Date of Award
Master of Science
Genetics, Development and Cell Biology
Molecular, Cellular, and Developmental Biology
Eve S. Wurtele
Plants have to deal with environmental insults as they cannot move to escape from stressful conditions. To do so, they have evolved novel components that respond to the changing environment. The Qua Quine Starch (QQS) gene is an Arabidopsis-specific orphan gene that connects primary metabolism and adaptation to environment changes. AT1G64360, which we term an SAQR (Senescence-associated and QQS-related) gene, respond to oxidative stress. Here, we show that SAQR is up-regulated in high-starch QQS-RNAi mutants. Bioinformatics analyses indicates that SAQR is unique to six species within the family Brassicaceae; the gene may have arisen about 20 million years ago (MYA). Meta-analysis of public microarray data, in combination with histochemical experiments using transgenic Arabidopsis SAQR promoter-GUS lines, indicate that SAQR’s expression is correlated with expression of genes involved in senescence, defense, and stress responses. SAQR expression increases in leaf vasculature as tissues mature and senesce. SAQR expression is expression is not increased in true leaves under experimentally-induced senescence of thirty day-old plants. However, SAQR expression increases in cotyledons of seven day-old seedlings in response to experimentally-induced senescence. Furthermore, starch accumulation is increased in the leaves of transgenic SAQR-overexpression lines, and conversely starch levels are decreased in a T-DNA SAQR knockout line. Levels of metabolites and transcripts involved in biotic and abiotic stress responses and chlorophyll metabolism are altered in these T-DNA knockout mutants. These data may imply changes to processes that occur in senescent leaves. SAQR may function in the QQS network, playing a role in its integration of primary metabolism and adaptation to internal and environmental changes, specifically those that affect the process of senescence.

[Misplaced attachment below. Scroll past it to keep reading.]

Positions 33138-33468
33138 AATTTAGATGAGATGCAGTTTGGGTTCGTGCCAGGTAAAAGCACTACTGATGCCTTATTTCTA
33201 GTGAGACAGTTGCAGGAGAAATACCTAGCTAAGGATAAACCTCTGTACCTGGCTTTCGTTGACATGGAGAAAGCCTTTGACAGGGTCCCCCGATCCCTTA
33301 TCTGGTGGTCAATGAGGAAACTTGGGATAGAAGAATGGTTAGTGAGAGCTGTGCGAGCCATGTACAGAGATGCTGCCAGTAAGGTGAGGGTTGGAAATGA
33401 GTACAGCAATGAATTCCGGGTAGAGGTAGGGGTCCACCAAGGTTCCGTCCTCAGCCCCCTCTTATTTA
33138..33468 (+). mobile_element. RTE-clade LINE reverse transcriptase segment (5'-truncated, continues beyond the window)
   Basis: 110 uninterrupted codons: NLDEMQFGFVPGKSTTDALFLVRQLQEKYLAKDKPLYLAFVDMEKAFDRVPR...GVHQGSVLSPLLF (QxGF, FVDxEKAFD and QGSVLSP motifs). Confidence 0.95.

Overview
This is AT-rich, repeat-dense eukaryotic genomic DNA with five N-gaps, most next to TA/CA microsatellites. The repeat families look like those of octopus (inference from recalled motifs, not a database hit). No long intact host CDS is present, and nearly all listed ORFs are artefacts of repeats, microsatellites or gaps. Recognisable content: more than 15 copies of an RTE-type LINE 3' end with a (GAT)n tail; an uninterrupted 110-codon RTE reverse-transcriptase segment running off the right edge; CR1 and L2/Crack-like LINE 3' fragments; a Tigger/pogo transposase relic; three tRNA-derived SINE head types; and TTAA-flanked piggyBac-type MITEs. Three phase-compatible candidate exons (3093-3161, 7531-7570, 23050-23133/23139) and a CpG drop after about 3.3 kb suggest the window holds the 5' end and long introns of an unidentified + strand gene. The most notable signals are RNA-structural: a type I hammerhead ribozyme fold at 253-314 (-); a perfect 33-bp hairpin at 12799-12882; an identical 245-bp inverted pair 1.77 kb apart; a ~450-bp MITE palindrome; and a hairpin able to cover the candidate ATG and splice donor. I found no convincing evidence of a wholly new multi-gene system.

Dallas Christopher Jones
Jones, Dallas Christopher, "A clade-specific Arabidopsis gene connects primary metabolism and senescence" (2015). Graduate Theses and Dissertations. 14828.